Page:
When you waive extradition, California might not release you to go back to the state of the alleged crime by yourself. Instead, you will remain in custody for up to 30 days as you wait for the other state to pick you up. Luckily, each day spent held up could be credited towards the offense you will be charged with.
Defendants choosing to fight or deny grounds for extradition can be picked within 90 days. But whether the other state picks you after five days or on day 89, the waiting period might not impact the offense.
Should I Fight Extradition or Just Go Back?
The decision on whether to fight or waive the extradition hearing is very challenging to make. Sometimes, people opt for a waiver because the days spent held up can be considered in the event of a conviction.
However, it is worth noting that fighting and losing don’t always end with the worst possible outcome. If the state that wants you fails to pick you up within the required period, the judge might set you free from the warrant of arrest on your name. Consult with a Long Beach warrants attorney for guidance on the most favorable alternative for your situation.
What Do States Consider Before Picking a Defendant in Another State?
Not every person arrested with an out-of-state warrant ends up as a fugitive in the other state. States consider several things before deciding to come for you. Some of the considerations include:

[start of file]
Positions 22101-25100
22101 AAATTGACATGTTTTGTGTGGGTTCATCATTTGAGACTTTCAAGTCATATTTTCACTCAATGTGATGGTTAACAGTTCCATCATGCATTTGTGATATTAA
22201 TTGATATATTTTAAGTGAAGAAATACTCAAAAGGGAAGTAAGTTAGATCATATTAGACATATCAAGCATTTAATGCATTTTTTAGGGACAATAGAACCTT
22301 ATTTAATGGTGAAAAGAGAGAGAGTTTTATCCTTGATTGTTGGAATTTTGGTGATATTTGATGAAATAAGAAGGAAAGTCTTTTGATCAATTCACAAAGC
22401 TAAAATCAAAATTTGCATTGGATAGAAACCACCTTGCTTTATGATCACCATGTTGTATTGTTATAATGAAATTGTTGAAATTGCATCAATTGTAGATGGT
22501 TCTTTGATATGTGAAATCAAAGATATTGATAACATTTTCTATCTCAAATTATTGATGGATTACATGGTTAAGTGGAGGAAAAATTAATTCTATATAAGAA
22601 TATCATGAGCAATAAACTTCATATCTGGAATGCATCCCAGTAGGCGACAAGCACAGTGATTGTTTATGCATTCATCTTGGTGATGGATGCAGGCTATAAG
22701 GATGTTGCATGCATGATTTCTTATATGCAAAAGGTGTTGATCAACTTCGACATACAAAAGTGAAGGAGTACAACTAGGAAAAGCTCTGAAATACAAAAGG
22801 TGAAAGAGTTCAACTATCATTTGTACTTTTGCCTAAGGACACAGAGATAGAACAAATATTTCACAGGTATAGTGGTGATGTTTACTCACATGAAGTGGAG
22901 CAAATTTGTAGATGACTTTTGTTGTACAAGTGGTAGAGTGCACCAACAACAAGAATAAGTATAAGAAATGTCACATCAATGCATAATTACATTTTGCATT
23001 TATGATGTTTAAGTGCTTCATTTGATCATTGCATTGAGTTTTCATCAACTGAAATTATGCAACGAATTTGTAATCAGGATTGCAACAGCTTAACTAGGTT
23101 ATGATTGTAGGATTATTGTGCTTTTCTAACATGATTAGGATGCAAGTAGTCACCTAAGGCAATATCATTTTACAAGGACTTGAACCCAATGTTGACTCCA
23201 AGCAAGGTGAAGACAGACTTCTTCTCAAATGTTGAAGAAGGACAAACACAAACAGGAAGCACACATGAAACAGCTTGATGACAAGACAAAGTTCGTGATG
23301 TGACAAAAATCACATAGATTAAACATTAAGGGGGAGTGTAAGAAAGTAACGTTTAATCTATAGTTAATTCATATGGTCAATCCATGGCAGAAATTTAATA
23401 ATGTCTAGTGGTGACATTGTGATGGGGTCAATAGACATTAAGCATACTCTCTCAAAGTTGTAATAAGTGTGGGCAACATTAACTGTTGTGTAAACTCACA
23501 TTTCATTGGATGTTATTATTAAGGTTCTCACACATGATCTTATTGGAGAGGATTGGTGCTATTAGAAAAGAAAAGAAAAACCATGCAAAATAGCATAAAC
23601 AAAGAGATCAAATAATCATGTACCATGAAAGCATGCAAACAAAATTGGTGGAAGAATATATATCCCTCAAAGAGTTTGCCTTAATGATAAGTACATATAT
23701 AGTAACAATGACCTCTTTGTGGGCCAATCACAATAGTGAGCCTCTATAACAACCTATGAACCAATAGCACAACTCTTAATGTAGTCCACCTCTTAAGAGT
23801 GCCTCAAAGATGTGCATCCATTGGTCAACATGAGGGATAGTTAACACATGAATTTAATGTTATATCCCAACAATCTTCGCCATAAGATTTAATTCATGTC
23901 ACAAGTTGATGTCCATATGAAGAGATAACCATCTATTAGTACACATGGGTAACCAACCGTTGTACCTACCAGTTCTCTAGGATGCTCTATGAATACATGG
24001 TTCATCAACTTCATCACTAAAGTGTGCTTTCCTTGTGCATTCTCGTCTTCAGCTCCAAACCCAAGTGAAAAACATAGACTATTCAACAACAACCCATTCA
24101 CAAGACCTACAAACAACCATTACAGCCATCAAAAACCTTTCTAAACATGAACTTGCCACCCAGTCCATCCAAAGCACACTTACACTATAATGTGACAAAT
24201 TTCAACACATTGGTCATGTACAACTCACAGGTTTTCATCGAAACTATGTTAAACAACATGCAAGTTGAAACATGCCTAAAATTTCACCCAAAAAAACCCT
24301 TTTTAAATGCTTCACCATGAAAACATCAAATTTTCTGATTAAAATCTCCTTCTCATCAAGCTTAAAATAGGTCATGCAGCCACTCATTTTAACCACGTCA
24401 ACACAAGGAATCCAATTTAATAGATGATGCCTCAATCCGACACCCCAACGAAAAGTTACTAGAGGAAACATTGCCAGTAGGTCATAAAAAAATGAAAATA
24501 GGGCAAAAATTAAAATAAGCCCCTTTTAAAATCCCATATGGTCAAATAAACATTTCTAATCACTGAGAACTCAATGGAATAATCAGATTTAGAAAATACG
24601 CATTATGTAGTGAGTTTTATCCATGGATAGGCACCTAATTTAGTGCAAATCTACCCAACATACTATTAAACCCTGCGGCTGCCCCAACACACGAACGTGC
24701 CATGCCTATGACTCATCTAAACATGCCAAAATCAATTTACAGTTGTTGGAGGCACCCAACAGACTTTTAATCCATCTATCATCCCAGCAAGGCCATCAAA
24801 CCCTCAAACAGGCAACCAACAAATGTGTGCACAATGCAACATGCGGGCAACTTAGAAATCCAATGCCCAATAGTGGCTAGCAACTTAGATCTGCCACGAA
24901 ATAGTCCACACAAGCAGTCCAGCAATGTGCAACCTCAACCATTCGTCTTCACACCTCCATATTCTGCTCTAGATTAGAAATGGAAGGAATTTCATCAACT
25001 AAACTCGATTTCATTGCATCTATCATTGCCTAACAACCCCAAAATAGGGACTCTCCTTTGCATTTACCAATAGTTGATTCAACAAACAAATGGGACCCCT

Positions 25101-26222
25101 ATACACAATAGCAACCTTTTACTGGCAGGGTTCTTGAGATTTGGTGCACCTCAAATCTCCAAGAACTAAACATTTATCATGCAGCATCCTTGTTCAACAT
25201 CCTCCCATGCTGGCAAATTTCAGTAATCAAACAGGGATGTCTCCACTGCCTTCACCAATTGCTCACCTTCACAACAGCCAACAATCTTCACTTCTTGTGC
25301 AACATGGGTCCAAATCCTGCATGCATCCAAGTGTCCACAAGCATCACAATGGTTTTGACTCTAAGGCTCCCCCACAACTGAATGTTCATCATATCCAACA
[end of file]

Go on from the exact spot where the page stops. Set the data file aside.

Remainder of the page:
- The costs involved in taking you from California to the wanting state
- The availability of police assets or guards
- County jail overcrowding
- How far California is from the wanting state
- The seriousness of the alleged offense
Generally, most states pursue out-of-state defendants when it is worth the time and resources. For instance, they might not come for you if you are more than 500 miles away to charge you for a misdemeanor. Similarly, non-violent and “wobbler” low-level offenses might not be worth the pursuit.
What Assistance Can I Get From a Warrants Attorney
An out-of-state warrant might be the beginning of a lengthy process. It can also predispose you to several long-term consequences. An attorney in Long Beach can:
- Help you resolve the issue behind your warrant
- Help you decide whether a waiver is the best alternative
- Argue for reduced bail
- Push for you to be released from jail early in the process
- Defend you against additional local charges
- Fight extradition and dispute the charges
- Explain your options at every stage
- Help you manage the extradition
Experienced Attorneys Defending Clients Against Criminal Charges
An arrest warrant outside California can come with both local and non-local consequences. And without the assistance of an experienced legal expert, the odds might be against you. You might end up in jail in unfamiliar territories, and your family might be affected too.
You deserve a criminal defense attorney who has handled warrant cases for a long time. Attorney Jerry Nicholson is aggressive and can provide aggressive representation. You could also benefit from sound legal advice to help you make better decisions. Call the Law Offices of Jerry Nicholson today for better outcomes.